Here’s an exhibition we wish we were over the Atlantic for. Pulling in bits and pieces from their very own collection, the Museum of Modern Art has just opened a brand new show celebrating women in contemporary design from the years 1890 all the way up until 1990. The exhibition gives women in modern design the nod they deserve by crediting them not only as muses and wives, but as designers, performers and educators, listing creatives from Charlotte Perriand and Ray Eames to Eileen Gray and Denise Scott Brown on the bill.
For the moment, a collection of graphic design considers imagery of the New Woman through a series of posters made between 1890 and 1938, and come April, the focus of the exhibition will change slightly to consider Women at War, examining the role of women during the First World War. Girl power.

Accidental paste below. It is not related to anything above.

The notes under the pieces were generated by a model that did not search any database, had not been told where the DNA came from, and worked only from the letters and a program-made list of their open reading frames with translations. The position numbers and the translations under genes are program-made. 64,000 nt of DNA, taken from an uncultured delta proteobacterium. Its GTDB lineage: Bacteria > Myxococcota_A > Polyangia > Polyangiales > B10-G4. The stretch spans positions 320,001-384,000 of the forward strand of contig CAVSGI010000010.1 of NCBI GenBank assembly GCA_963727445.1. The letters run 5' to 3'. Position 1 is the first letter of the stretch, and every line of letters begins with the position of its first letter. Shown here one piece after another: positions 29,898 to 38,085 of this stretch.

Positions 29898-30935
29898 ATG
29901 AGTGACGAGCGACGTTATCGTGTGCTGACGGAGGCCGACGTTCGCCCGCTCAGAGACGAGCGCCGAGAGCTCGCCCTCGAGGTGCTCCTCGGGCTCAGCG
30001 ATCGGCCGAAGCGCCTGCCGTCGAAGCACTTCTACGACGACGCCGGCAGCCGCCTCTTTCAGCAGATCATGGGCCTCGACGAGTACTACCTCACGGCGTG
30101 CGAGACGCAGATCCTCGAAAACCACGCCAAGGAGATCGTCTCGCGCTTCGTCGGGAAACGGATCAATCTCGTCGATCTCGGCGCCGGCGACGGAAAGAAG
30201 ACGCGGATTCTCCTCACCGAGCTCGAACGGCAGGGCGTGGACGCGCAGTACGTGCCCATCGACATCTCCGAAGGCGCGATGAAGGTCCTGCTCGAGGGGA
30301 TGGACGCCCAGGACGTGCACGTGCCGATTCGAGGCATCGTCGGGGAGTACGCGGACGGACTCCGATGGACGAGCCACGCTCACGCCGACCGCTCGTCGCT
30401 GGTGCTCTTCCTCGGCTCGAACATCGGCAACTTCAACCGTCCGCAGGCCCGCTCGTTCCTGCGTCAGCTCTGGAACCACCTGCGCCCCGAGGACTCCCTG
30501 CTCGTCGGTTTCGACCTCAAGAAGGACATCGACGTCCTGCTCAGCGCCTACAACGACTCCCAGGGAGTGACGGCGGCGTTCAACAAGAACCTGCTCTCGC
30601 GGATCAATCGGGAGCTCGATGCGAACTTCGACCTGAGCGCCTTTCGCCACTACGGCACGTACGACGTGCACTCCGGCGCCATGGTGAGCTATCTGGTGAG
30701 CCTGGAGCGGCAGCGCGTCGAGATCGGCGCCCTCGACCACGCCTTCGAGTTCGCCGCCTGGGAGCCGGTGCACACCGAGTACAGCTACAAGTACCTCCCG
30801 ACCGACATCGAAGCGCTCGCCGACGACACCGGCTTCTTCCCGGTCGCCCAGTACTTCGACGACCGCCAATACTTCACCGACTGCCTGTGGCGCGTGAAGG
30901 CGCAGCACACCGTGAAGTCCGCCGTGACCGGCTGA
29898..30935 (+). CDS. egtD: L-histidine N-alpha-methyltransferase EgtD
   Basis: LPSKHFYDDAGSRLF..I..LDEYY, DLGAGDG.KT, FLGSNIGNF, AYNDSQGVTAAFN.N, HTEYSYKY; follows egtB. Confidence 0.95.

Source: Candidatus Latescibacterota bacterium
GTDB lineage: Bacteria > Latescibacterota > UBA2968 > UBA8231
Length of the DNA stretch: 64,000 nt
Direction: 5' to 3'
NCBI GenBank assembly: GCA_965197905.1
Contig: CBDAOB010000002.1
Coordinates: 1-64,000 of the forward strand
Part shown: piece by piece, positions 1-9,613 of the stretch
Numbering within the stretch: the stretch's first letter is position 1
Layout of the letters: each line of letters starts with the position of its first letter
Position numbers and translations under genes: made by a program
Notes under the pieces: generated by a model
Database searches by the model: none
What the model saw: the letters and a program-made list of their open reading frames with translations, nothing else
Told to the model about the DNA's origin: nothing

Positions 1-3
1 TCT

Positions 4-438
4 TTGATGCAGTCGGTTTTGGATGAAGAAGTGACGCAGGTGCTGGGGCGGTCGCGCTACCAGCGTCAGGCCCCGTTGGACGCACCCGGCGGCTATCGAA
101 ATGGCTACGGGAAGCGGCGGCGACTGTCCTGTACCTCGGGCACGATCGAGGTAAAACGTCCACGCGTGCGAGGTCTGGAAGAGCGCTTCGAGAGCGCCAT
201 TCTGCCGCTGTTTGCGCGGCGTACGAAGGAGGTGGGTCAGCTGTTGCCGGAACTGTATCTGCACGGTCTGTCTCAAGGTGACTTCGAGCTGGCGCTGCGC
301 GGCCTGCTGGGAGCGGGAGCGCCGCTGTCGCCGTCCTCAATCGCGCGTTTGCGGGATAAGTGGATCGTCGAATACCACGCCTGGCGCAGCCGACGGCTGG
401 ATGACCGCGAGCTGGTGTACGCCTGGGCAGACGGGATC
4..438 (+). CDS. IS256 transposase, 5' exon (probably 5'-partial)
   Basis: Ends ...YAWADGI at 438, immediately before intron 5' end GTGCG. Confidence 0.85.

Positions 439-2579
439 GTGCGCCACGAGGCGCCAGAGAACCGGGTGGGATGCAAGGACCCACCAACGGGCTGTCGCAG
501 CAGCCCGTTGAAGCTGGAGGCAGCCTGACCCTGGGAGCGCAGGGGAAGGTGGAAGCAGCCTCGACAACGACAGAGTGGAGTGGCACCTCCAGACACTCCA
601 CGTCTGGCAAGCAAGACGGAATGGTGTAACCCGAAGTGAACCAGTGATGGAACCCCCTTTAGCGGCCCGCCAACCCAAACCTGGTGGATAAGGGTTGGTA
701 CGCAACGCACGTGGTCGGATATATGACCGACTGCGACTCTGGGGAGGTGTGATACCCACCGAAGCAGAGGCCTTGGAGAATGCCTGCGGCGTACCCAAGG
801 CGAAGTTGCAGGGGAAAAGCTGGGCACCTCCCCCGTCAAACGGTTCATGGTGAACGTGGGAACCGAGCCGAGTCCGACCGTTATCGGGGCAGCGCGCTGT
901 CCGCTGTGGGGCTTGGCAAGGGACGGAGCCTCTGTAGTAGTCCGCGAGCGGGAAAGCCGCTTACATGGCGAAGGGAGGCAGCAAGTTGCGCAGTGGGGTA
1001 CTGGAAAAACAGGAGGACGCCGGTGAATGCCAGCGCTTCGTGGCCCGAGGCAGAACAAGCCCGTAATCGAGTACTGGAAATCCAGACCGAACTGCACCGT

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- Jeremy Jansen’s graphic design work bridges concept and coherency
- Michael Craig-Martin: a cool, clean and colourful riot of everyday objects
- Anatoly Grashchenko's randomly generated posters for a Moscow theatre
- Japanese illustrator Nimura Daisuke is back with his charmingly naughty gifs
- Bobby Doherty’s vivid and humorous still-life photography
- Should illustrators be treated like designers?
- Why “cool” stunts creativity: one agency offers its opinion
- Fresh, vibrant poster work from South Korean designer Soojin Lee
- Grey London's thoughtful, powerful and innovative new campaign for Tate Britain
- Colourful masses with a Memphis aesthetic in Mariano Pascual’s illustrated alphabet
- Introducing French design studio plus mûrs and its beautiful poster designs